Choices, choices, applications

PetePete Connolly, Finalist Physics

As if final year students don’t have enough on their plates with dissertations, research projects or, as in my case, final year laboratory projects, this is time at which students must decide what exactly they intend to do with the rest of their lives. In the majority of cases this requires, in one form or another, combinations of applications and interviews. Continue reading


Away in an Assessment Centre

(To be sung to the tune of Away in a Manger)

Away in an assessment centre

I started to cry

When I saw other candidates in a suit and a tie.

My jeans were so scruffy

My teeth were not brushed

My hair was still fluffy

It looked like I’d rushed.

In the group exercise

I started to fret

A group full of people

I never had met

The clock began ticking

And none of us spoke

This whole group activity

Was going up in smoke.

At last came the interview

I slouched on the chair

As they asked me the questions

I played with my hair

I tried to give answers

But didn’t get very far

My answers were rambling

I wish I’d used STAR

As the day ended

I made a deep sigh

Then noticed the dirt mark

Along my right thigh

The shock and the horror

At being unprepared

If I’d contacted Careers Network

I would not have been scared

International students and communication skills

At a coffee morning for international students hosted by Careers Network, some of our students and International Student Ambassadors mused on the barriers to communication that international students face and possible solution.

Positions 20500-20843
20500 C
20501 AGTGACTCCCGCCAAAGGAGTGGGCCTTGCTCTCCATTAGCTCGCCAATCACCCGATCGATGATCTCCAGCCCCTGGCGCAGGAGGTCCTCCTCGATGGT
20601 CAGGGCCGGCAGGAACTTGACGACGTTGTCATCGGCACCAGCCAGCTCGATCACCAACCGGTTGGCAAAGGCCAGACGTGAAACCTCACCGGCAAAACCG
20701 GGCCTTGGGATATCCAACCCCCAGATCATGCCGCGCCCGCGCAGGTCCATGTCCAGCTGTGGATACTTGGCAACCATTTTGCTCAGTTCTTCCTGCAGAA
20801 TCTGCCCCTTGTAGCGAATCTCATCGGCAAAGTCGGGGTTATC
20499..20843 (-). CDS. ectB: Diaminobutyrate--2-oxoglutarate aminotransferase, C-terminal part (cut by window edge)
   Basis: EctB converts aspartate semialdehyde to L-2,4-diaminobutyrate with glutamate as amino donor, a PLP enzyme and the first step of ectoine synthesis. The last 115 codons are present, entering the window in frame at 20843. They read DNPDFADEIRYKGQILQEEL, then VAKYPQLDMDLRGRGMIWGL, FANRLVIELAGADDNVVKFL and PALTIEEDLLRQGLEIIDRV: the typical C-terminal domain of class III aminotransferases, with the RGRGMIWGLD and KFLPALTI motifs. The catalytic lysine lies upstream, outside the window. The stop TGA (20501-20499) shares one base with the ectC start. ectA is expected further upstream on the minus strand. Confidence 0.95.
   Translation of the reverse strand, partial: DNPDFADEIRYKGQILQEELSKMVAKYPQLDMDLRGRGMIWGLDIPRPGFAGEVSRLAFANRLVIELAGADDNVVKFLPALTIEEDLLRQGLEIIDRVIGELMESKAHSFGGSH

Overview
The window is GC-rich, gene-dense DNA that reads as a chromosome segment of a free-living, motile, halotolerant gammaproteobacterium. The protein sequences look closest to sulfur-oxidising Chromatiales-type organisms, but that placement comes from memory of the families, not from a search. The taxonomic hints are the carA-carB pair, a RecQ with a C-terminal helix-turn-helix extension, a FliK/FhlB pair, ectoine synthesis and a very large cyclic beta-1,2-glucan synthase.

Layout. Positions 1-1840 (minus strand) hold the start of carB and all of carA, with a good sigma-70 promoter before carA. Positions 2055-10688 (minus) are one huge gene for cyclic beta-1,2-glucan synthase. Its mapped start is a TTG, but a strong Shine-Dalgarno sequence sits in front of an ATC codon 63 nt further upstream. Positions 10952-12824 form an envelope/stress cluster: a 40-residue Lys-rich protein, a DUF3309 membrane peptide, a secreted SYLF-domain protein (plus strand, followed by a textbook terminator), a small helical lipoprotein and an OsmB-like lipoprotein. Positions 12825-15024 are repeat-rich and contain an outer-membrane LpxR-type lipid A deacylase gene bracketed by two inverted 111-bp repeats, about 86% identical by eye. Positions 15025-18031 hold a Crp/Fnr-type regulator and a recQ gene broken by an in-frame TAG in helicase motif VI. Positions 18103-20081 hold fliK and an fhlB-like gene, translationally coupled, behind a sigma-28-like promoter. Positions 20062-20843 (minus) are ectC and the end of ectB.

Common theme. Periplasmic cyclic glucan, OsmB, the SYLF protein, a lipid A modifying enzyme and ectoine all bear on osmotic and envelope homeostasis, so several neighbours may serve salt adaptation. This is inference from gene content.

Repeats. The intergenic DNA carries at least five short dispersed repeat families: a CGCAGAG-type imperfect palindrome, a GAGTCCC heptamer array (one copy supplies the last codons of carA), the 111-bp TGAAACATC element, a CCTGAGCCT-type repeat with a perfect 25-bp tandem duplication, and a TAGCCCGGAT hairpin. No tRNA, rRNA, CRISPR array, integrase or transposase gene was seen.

Communication skills are an important part of the life of an international student, it does not matter what you are studying, because in the end you find different communication barriers will affect your academic and personal life.

Some barriers that international students have identified are:
•    It is difficult to make new friends, especially with home students. In some cases we do not understand their accents and we feel uncomfortable with the fact that “We just cannot understand”

“Language barriers are only seldom the true reason for many of us, who blame our lack of ability to make friends with in this case, British people. Rather our true selves and potential are often seen when we are given the opportunity to shine. This shining could apply almost in all matters in life. However, we have found ourselves without enough British friends and this can be associated with a few factors as listed in below”

•    Naturally, we try to find friends that understand our culture. In most cases we have friends from our own country that speak our mother language and this makes our lives more difficult in terms of relating to British students.
However, barriers are new opportunities to show how good we are and how many skills we have. So get out of your comfort zone and speak in English with everyone!!!
“Let’s celebrate our uniqueness, there’s beauty in diversity. I think that it’s not too difficult to relate to home students. Just be yourself, everyone is unique you know. You could start by following up on earlier interactions and communicating on Facebook, LinkedIn and Twitter. Be genuine, calm and nice and you will surely be able to make new friends. It might be difficult to be part of the clique, but there will be 1 or 2 people that will like you and from there your network will broaden.”

Another important point in communication skills is to talk not only with your voice… use your body!!! You can express yourself using your hands, your face… your body language, in general. International students are more than their own language and you can use your body to make your point and express yourself.
Live the ‘Global village’ spirit
When we arrive in a new country we always feel a little bit different… in some cases, we do not understand why people are so different from us… Who has not felt they talk louder or in a lower tone than UK people?!